|(81-1679 + 80-0090 + 81-1680)***||81-679 + 80-090 + 81-680***||*|
|(81-1683 + 80-0092 + 81-1684)||81-683 + 80-092 + 81-684||*|
Accidents and incidents
- In July 1967, a train operator fainted at the controls of a MR-63 train and hit the wall at the tail-end of the Yellow Line, due to the intense heat generated from the train heaters compounded by the insufficient air flow generated by the forced-air ventilation mounted on top of the train. As a result of said incident, air conditioning was subsequently installed in all MR-63 driver cabs and the forced-air ventilation inside the passenger cabins were modified to generate greater air flow.
- On December 8, 1971, a speeding MR-63 train crashed into a parked MR-63 train near Henri-Bourassa station on the Orange Line, causing a 17-hour inferno that destroyed 24 MR-63 coaches parked at the Henri-Bourassa tail tracks. 40-year-old train operator Gerard Maccarone was the sole fatality in this accident, which was later revealed to be caused by a jammed throttle that prevented the train from braking in time. This was at that time the deadliest subway accident ever to have occurred in Canada until the Russell Hill subway accident on the Toronto subway in 1995.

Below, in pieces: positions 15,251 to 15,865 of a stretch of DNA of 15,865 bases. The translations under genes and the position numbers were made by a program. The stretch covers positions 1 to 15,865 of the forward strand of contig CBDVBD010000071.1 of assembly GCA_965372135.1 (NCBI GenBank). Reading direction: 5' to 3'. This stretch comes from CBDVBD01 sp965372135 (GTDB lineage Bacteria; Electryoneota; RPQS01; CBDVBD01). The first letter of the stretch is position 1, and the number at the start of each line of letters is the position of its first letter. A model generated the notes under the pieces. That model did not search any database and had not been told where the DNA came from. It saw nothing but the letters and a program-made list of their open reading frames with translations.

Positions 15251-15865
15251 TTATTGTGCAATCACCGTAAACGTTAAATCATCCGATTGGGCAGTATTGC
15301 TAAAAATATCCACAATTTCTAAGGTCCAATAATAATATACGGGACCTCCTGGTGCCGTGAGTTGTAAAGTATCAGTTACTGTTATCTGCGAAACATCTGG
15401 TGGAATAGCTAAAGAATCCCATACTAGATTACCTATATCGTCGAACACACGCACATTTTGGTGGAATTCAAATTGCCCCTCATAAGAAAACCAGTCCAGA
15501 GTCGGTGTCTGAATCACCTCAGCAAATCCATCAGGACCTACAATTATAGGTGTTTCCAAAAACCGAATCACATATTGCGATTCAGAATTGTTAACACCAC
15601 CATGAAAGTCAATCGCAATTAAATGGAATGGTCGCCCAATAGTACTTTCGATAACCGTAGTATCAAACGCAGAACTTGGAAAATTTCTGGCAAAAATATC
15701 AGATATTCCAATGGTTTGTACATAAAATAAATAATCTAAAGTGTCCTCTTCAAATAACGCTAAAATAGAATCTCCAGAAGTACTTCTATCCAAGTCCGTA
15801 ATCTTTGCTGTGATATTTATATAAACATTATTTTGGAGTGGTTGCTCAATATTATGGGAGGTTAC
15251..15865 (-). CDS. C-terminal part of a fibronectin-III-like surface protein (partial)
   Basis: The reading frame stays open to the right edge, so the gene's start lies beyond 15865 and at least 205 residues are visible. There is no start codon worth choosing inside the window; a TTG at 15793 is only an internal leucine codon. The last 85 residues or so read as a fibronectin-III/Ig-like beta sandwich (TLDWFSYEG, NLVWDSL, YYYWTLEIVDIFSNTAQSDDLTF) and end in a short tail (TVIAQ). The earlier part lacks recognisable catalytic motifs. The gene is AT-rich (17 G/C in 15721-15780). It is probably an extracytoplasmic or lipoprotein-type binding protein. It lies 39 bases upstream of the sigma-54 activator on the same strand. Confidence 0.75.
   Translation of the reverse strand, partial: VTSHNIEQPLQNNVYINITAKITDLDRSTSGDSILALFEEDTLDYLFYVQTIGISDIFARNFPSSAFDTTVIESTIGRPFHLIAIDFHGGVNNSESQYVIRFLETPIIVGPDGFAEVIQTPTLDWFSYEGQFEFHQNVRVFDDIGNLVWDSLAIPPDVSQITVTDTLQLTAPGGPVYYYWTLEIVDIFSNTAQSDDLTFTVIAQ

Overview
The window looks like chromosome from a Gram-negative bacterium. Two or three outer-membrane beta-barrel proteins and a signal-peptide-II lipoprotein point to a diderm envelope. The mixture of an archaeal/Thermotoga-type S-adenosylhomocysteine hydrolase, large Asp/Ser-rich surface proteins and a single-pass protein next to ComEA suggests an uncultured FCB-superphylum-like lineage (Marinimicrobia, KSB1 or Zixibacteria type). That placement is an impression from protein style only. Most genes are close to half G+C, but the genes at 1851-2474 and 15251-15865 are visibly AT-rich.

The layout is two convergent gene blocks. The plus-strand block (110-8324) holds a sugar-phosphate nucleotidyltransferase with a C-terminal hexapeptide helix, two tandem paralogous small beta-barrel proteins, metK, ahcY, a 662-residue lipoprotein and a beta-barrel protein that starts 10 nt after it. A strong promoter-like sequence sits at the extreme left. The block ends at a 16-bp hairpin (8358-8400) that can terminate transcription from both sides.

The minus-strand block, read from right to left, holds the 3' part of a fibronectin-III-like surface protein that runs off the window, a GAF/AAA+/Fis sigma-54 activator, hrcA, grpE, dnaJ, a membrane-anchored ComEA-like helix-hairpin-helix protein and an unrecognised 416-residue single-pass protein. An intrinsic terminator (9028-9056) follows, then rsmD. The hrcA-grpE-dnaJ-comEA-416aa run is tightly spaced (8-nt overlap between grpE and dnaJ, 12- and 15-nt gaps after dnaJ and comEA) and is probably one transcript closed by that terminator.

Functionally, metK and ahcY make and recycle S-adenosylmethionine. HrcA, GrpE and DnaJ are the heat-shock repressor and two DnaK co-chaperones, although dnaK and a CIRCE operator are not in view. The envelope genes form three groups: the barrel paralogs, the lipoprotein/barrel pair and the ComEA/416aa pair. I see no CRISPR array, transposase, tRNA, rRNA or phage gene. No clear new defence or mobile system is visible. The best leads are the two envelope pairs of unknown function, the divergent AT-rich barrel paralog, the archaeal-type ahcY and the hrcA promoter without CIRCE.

- On January 9, 1974, a series of tire blowouts on a 9-car MR-63 train led to a fire which occurred between Laurier and Rosemont stations on the Orange Line. No deaths resulted from said fire, although said train was completely destroyed.
On May 30, 2018, the Société de transport de Montréal (STM) announced that after June 21, 2018 with 52 years of loyal service, all of its remaining MR-63 métro cars were being withdrawn from service. The milestone was underlined by a communication campaign and a "farewell tour" on all four Montreal Metro lines. The last original train was decorated with information about the cars and featured copies of posters from 1966 from its early operation. It was operated as part of normal morning and afternoon rush hour service on each line according to the following schedule:
Yellow, Monday, June 18, 2018
Green, Tuesday, June 19, 2018
Orange, Wednesday, June 20, 2018
Blue, Thursday, June 21, 2018
Car 81-502, the first MR-63 car delivered, was preserved and is currently display at Exporail, the Canadian Railway Museum, in Saint-Constant, Quebec, on October of 2018. The rest of the fleet are now going under a sustainable reclamation plan.
- "Goodbye, retro Métro". Maclean's. January 31, 2011. Retrieved June 23, 2017.
- http://www.logiquefloue.ca/metro/train-jeumont/station-chantilly/. Retrieved 2013-02-14.
- "Dou dou dou...the Montréal métro's signature sound". STM. September 18, 2010. Retrieved June 23, 2017.
- Exporail Trains